Wigmore is 8 miles southwest of Ludlow and 21 miles north of Hereford, along the A4110. The designated parking place for castle visitors is in front of the village hall, along a secondary lane on the east side of the village, from where the entrance is a half mile walk westwards; along the lane, over the main road, up Castle Street and School Lane, this alongside the partly Norman parish church, then finally along a footpath which climbs gently towards the forested ridge containing the ruins.
The path passes some grassy mounds, part of the outer defences of the castle, and enters the site of the outer bailey, an approximately rectangular area about 400 by 300 feet in in size, once enclosed by a low wall, of which no trace remains. The southern half of the site is now occupied by a house and some private land. Originally the bailey contained wooden subsidiary buildings including granaries and stables. The path continues northwestwards to the ditch that separates the outer bailey from the main protected area, on higher ground, now quite thickly wooded. A 0.3 mile path circles the castle at the base of the steep slopes below the curtain walls, and gives some of the best views of the surviving sections of the walls, and the four towers, at least in winter since in summer most is obscured by the leafy trees. Another path climbs a flight of steps to the main gatehouse (mostly 14th century), of which the middle portion survives, centred on a pointed arched doorway, buried by earth to about half its height. The two-order arch contains a recess where a portcullis once operated. The surviving walls of the gatehouse include the remains of a small first-floor room and a short passageway, plus a window, part of a doorway, and the base of a garderobe shaft.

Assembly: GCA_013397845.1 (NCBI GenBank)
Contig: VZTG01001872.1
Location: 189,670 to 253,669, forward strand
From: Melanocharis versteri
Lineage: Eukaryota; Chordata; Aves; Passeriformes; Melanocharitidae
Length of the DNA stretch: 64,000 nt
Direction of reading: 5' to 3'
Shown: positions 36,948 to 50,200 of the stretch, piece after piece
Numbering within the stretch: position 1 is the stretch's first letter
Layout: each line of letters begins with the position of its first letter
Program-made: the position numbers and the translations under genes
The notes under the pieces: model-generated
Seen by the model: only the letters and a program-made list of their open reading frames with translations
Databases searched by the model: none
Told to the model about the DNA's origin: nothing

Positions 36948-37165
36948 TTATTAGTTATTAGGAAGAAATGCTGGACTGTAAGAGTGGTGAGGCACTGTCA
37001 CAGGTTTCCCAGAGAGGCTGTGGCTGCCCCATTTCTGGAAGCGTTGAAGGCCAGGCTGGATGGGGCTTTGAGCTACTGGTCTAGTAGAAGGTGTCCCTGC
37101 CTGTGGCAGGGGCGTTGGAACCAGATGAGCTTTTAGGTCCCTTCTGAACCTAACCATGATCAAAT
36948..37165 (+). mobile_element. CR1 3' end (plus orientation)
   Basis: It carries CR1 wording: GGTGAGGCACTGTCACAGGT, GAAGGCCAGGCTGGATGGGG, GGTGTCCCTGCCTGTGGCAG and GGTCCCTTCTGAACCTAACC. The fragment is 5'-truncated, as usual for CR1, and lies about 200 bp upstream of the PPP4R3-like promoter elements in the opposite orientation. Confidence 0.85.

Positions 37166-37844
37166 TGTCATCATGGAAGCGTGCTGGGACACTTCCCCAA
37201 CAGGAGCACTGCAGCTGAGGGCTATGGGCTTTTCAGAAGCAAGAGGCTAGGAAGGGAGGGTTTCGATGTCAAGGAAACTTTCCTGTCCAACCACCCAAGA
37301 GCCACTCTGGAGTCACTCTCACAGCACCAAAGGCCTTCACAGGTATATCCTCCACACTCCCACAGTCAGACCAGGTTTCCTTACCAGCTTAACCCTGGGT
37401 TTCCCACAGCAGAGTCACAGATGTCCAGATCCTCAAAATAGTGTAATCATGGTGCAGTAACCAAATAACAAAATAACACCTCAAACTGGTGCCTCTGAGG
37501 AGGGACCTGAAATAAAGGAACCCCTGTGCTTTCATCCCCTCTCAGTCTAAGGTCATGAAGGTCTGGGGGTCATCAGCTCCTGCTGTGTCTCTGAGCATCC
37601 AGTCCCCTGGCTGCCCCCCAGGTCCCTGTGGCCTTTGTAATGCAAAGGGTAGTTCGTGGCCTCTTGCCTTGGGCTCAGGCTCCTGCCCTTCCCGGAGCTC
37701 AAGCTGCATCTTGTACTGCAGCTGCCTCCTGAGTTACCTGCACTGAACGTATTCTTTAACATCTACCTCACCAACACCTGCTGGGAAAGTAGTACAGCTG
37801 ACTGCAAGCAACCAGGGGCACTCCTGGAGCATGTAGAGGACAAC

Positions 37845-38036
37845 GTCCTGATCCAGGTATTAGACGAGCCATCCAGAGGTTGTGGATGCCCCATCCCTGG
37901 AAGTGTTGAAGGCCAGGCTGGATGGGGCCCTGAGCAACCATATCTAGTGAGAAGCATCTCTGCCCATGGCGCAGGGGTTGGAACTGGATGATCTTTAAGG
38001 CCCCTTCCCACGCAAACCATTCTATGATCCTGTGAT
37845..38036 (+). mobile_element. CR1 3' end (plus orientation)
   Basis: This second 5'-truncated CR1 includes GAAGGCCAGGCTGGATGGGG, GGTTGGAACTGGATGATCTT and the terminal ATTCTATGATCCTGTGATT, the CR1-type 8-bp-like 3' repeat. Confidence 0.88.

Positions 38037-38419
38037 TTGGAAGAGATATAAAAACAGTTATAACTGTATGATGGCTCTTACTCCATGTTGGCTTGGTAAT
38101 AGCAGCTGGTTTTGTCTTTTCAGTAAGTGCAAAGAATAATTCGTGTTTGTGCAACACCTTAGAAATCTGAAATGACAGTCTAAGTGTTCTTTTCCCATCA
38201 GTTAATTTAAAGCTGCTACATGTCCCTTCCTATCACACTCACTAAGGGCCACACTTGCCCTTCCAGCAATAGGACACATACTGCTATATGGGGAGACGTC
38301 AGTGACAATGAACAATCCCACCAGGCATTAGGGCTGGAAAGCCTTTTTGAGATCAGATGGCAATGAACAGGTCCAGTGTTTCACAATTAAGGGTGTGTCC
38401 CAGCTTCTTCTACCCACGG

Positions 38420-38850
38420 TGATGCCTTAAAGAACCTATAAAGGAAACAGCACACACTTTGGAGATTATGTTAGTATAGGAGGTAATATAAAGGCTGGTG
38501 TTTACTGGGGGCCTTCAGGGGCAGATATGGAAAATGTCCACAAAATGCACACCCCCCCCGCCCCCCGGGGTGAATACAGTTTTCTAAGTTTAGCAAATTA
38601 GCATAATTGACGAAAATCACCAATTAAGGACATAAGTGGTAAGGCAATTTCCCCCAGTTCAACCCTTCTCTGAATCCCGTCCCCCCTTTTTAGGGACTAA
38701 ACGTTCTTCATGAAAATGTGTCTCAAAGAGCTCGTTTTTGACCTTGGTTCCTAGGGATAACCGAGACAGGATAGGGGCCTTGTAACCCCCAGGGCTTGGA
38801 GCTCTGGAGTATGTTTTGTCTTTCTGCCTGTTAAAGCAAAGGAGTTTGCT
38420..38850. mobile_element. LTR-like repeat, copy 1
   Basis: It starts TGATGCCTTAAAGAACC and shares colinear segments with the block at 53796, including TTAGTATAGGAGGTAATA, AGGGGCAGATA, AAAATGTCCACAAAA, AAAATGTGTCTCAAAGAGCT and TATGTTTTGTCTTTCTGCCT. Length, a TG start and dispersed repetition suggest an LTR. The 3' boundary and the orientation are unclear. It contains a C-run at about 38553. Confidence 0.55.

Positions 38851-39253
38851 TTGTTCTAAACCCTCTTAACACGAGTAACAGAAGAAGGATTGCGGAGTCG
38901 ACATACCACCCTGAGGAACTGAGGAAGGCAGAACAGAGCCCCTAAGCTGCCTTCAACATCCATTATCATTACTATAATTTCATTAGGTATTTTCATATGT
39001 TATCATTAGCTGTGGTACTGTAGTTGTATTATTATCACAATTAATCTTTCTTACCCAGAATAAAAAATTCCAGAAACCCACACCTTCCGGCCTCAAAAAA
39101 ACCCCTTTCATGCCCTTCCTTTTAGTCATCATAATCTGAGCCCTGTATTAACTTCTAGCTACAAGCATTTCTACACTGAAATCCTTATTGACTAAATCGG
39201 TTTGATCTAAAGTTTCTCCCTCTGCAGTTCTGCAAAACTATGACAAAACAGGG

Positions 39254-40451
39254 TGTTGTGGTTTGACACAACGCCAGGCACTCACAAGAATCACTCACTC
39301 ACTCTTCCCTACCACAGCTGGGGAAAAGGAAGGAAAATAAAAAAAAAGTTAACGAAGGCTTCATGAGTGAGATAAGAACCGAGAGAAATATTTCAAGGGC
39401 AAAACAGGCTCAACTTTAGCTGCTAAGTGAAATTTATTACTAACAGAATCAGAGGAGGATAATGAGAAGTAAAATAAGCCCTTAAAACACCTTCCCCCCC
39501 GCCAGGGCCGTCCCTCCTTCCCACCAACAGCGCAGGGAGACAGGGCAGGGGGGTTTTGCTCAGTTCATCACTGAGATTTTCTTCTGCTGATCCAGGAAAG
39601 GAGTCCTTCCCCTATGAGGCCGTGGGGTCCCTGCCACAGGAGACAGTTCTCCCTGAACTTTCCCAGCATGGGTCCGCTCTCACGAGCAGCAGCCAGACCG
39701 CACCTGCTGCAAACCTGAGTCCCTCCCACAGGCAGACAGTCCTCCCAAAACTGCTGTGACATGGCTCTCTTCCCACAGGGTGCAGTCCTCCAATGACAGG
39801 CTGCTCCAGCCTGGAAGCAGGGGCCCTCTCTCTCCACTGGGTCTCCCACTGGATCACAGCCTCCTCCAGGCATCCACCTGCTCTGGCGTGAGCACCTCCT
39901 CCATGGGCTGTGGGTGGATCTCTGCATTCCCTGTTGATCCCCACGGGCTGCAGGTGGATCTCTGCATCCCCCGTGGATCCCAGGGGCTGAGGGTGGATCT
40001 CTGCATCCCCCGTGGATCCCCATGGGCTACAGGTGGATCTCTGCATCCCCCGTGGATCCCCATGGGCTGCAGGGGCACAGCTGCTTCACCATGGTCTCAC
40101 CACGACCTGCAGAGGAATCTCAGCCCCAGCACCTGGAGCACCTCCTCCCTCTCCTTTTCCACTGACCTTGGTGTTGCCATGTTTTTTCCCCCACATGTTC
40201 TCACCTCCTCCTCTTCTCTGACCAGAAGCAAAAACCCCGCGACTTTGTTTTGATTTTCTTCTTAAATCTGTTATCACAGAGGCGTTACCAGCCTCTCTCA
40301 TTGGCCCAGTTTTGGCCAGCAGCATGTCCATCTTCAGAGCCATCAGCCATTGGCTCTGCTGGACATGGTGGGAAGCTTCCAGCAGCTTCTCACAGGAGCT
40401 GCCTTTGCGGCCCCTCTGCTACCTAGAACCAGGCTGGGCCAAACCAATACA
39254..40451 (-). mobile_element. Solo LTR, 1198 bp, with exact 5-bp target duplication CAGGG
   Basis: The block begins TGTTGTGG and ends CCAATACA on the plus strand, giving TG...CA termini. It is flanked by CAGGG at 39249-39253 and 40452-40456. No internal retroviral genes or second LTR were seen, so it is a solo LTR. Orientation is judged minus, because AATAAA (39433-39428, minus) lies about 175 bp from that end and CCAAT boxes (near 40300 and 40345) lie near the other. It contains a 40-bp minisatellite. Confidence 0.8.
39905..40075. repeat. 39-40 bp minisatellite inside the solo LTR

The gatehouse leads to the inner bailey, a crescent-shaped enclosure bordered to the northwest by the steep slope leading up to the shell keep. A few minor masonry fragments can be seen near the middle of the bailey, probably from a great hall, but all other structures are along the perimeter - part of a tower to the northeast, a 110 foot length of curtain wall centred on a round tower to the south, the gatehouse and the best preserved section of curtain wall on the west side, the south tower, a further section of curtain wall, the southwest tower, and finally a short stretch of wall half way up the bank below the keep. The east tower is round in cross-section and the oldest of the four, probably 13th century, while the other three towers are rectangular, and from the 14th century. The south tower is the largest; it was partitioned on the ground floor into two rooms, and retains several fireplaces and trefoil-headed windows. A longer flight of steps climbs the east side of the mound to the keep, entering through the site of the original doorway. The keep was an approximately overall structure with a gate tower on the east side and a larger residential tower to the west; remains are most of the north wall - up to eight feet thick at the base - a sizeable portion of the gate tower, a minor part of the south wall and a tall slender, isolated fragment of the other tower, which was at least three floors high; the relic includes traces of a spiral staircase, doorways and windows. The east end of the keep adjoins a short section of the curtain wall that once descended to the northeast tower.